On cover girls, textbook-sized magazines, and perfumes that mainly just look cool

Tuesday, October 29, 2013

Katy Perry in ELLE Canada

Earlier this month (late last month? Early last month? The days are all a little fuzzy for me right now), ELLE Canada sent over a copy of their October issue, as well as their cover girl’s new scent: Killer Queen.

While I’m not big on either Katy Perry or her perfume, I’ll give Killer Queen one thing: it was a blast to photograph.

Katy Perry Killer Queen

Katy Perry interview ELLE Canada + perfume

Killer Queen ($49 USD and up) is a perfume that I’m not sure I’d want on my dresser, despite finding it remarkably easy to take pictures of. Like the larger versions of Burberry Body (which has to lie down horizontally, lest it fall over and club a small animal to death), it doesn’t have a base to stand on. Instead, it has to be lain on its side, like a beached whale or a vial of poison.

On one hand: what an inconvenience, right? I don’t want a beached whale on my countertop.

But on the other… yeah, a glamorous, gold-capped, ombré vial of poison and I would probably get along just fine.

Katy Perry Killer Queen EdT magazine

October’s issue of ELLE Canada was a door-stopping 312 pages long (their largest issue yet), with two separate covers: one for subscribers, and one on the newsstands. (The only image of the subscriber cover online comes from E! Online, and can be seen here). The issue also boasted their biggest beauty section ever, as well: 31 pages, including a 17 page Beauty Trend Report insert.

Keep reading! »

L’Occitane Verveine EdT Fresh Roll-on review, photos | Summer echoes

Friday, October 11, 2013

L'Occitane Verbena Fresh Roll On review

The product: L’Occitane Verveine (Verbena) Eau de Toilette Fresh Roll-on

Behind the collection: L’Occitane’s Verbena lineup contains organic verbena extract from Provence, and was created for use by both men and women. The Verbena Fresh Roll-on is a purse-friendly version of the original L’Occitane Verbena Eau de Toilette; the “Fresh” in the name is irrelevant (this is the same scent.)

L’Occitane has Mint and Citrus Verbena fragrances available as well this summer, in addition to the Eau Fraîche Collection of verbena-scented body products.

L'Occitane EdT review - verveine:verbena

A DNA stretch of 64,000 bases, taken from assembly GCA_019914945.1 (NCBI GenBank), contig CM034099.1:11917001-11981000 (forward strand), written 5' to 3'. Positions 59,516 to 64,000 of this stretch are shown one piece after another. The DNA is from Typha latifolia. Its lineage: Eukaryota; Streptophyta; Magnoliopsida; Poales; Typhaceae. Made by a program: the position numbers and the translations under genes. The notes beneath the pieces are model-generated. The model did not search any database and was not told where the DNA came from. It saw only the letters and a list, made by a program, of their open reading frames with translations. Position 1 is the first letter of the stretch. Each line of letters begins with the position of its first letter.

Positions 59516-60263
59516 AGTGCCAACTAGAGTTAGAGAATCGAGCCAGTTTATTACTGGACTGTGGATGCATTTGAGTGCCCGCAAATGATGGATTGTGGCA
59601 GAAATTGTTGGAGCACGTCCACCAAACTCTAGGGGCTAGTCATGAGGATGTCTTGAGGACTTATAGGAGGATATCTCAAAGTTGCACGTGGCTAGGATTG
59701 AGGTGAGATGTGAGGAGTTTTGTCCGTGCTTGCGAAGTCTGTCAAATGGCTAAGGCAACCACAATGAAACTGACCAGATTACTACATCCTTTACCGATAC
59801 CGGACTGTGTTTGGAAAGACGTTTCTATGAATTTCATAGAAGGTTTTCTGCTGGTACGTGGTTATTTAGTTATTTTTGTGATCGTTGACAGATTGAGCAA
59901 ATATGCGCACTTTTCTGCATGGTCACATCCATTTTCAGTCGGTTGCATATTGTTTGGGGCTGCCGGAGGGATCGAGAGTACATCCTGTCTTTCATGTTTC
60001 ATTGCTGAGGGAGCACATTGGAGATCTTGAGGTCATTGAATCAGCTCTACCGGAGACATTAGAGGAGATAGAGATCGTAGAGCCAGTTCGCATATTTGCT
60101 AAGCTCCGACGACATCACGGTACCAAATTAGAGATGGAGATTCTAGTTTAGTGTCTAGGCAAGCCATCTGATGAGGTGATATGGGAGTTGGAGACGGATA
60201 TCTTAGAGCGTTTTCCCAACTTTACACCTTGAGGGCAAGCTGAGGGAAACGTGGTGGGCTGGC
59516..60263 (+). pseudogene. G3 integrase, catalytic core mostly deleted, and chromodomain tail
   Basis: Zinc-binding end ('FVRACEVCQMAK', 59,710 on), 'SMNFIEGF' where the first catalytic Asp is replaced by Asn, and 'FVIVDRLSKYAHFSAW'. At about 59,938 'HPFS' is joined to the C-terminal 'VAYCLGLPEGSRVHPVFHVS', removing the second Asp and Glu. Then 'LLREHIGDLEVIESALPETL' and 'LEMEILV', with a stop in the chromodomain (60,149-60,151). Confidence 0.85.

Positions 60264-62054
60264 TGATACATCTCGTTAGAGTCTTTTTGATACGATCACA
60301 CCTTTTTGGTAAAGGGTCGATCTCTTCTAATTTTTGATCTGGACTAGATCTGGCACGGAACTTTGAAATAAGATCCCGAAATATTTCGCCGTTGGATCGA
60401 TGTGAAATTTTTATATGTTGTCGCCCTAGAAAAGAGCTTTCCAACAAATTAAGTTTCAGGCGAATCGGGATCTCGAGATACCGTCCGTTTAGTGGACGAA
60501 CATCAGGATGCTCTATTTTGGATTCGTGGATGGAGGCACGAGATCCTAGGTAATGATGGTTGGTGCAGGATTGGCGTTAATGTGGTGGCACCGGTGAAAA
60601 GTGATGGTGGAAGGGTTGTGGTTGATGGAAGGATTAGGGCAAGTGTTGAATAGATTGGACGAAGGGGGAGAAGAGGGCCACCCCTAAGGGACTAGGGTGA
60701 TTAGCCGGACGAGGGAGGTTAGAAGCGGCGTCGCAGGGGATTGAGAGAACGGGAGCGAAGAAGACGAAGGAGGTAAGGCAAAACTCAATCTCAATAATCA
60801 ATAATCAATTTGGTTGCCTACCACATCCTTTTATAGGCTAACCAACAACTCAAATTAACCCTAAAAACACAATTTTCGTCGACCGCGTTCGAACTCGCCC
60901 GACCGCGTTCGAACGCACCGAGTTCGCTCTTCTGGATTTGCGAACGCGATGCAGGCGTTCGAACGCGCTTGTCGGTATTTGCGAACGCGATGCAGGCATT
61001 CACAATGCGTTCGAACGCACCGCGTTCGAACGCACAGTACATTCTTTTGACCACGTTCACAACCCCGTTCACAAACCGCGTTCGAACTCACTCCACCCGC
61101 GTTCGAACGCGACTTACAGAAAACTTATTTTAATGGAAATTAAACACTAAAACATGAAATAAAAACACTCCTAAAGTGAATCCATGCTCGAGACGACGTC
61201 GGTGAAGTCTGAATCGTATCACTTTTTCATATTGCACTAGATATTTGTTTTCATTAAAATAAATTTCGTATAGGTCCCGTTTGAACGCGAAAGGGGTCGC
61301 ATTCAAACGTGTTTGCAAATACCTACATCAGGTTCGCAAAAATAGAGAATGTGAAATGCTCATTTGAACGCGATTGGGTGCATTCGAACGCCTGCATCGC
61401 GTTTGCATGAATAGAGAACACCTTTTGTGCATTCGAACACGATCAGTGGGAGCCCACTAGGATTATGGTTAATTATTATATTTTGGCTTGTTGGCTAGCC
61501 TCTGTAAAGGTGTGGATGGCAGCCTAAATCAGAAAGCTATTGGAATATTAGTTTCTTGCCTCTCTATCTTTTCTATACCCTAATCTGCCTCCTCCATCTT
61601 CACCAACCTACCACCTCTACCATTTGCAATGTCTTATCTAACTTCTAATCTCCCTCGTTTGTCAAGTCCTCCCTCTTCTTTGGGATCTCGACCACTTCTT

The notes: A soft, delicate fragrance in the green citrus family, the L’Occitane Verbena Eau de Toilette lists top notes of orange and lemon, heart notes of verbena and petitgrain, and base notes of rose and geranium.

A few fun facts: Unlike most flowers used in perfumery, Verbena (also known as vervain — yes, all you Vampire Diaries fans, that vervain) can sometimes deliver a second harvest in October, weather allowing. Used  in everything from love potions to sleeping draughts, some plants in the Verbenaceae are odourless; others, delicately lemon scented.

L'Occitane Verveine Eau de Toilette review

My thoughts on the fragrance

I don’t love doing “verdicts” for perfumes, so I thought I’d change things up a little today.

I’m not entirely smitten with the Verbena fragrance, but it’s such an individual thing — I can easily think of half a dozen friends and family members who would absolutely love it. Very fresh, green, and lemony, Verveine opens as a freshly-zested lemon’s rind but sits a little too sharp and synthetic for my nose.

L'Occitane Verveine Eau de Toilette Fresh Roll-on review

The Verveine Eau de Toilette Fresh Roll-on fragrance is very light, with little sillage and a wear time similar to that of most lemony-fresh fragrances. Without any heavy or heady notes to “cling” to the skin, this summery verbena is gone within a few hours; perhaps due in part to its formulation, or perhaps due to its delivery method (roll-ons and EdTs tend to have less throw and tenacity than EdP and parfum sprays).

I would recommend this most to someone who wants to smell fresh and refined, and is alright with touching up throughout the day. I feel almost as if I love perfume too much for this perfume: it feels very much like a chic home fragrance, or a green bouquet sitting aside a bowl of lemons in the kitchen.

Availability: $22 CAD/10ml, limited edition and in-stores now.

LUSH Sun Review, Photos (Gorilla Perfumes Vol. 2) | A bitter orange splash to end the summer

Wednesday, September 4, 2013


The product: LUSH Gorilla Perfumes – Sun

↳ from Volume Two, the 2013 Gorilla Perfumes collection